Speaking of potential jurors, he said that while high-profile cases always pose difficulty for a judge to find jurors, he believes there are enough people based on his experience who don't know about the case. 

"I have no doubt the judge is going to be able to seat a jury because a lot of people really do not pay attention to what's happening in the world of criminal justice," he said. 

As of right now, even with the release of the evidence, he believes the evidence in the case overall is well balanced, partly because Suzanne's body has not been found. 

"The evidence is surprisingly well balanced, after all, the prosecution has no murder weapon. They have no mode or method of murder. They have no body," he said. 

As for why the court would release it, he believes that the judge may have felt that it was in the public interest to put out the existing evidence. 

"It also is better timed than having it happen two weeks before trial or the day that the jurors are getting their jury summons. So it's a respectable interval between now and trial, and that's likely why the judge felt at least compelled to do it now as opposed to some other time," he said.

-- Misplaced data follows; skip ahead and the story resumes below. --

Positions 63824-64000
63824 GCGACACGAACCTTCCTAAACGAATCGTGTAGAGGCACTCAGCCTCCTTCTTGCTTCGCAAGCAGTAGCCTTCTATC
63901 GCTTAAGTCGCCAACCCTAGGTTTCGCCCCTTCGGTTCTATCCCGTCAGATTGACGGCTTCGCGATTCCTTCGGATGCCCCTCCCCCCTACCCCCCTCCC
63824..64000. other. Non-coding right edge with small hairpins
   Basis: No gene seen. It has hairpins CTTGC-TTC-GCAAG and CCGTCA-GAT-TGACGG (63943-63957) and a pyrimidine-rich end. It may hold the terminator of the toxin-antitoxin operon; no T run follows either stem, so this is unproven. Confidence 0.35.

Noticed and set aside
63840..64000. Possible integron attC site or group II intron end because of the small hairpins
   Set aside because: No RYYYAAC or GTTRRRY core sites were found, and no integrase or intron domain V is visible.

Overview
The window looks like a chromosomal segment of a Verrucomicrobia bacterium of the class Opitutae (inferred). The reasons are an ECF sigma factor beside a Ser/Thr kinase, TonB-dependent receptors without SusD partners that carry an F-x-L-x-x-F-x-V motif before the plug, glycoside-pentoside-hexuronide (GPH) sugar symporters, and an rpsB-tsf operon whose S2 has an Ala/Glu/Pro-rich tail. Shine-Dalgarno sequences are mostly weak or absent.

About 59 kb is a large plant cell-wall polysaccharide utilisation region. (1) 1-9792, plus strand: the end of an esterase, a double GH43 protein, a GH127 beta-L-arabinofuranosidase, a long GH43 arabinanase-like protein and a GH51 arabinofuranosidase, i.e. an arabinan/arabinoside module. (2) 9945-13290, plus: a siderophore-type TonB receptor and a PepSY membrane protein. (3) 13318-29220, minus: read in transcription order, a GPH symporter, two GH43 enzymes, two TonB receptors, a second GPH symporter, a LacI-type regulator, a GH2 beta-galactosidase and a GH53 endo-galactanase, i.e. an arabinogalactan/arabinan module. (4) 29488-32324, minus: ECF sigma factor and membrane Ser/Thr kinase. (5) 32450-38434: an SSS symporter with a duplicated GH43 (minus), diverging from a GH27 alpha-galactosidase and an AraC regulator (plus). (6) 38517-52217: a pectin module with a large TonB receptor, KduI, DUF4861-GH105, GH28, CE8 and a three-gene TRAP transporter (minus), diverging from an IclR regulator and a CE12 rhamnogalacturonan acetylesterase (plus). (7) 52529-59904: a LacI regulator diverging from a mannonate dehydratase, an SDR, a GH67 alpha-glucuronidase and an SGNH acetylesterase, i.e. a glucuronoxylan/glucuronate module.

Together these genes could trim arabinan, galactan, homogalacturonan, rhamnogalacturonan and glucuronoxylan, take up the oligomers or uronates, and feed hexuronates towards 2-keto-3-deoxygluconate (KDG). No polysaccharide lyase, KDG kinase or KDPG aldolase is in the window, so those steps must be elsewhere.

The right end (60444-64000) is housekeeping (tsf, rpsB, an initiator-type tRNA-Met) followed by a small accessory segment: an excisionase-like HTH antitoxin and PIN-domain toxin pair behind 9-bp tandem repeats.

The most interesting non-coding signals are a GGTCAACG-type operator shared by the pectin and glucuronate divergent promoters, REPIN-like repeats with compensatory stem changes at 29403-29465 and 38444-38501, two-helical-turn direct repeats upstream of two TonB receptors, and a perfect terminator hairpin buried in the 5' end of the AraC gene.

On Feb 1., the new judge in the case is set to rule on the defense's request to move the trial out of Chaffee County. 

Robinson said that while a different venue may make finding a jury easier, it may not have a significant impact because of all its attention. 

"It may make jury selection a little more easy, but an awful lot of people know an awful lot about this case, including national media attention," he said. 

9NEWS reached out to the Chaffee County Court as to why the evidence was released. The Court Clerk, Dana Petri, responded via email and said the court had no comment.

SUGGESTED VIDEOS: The disappearance of Suzanne Morphew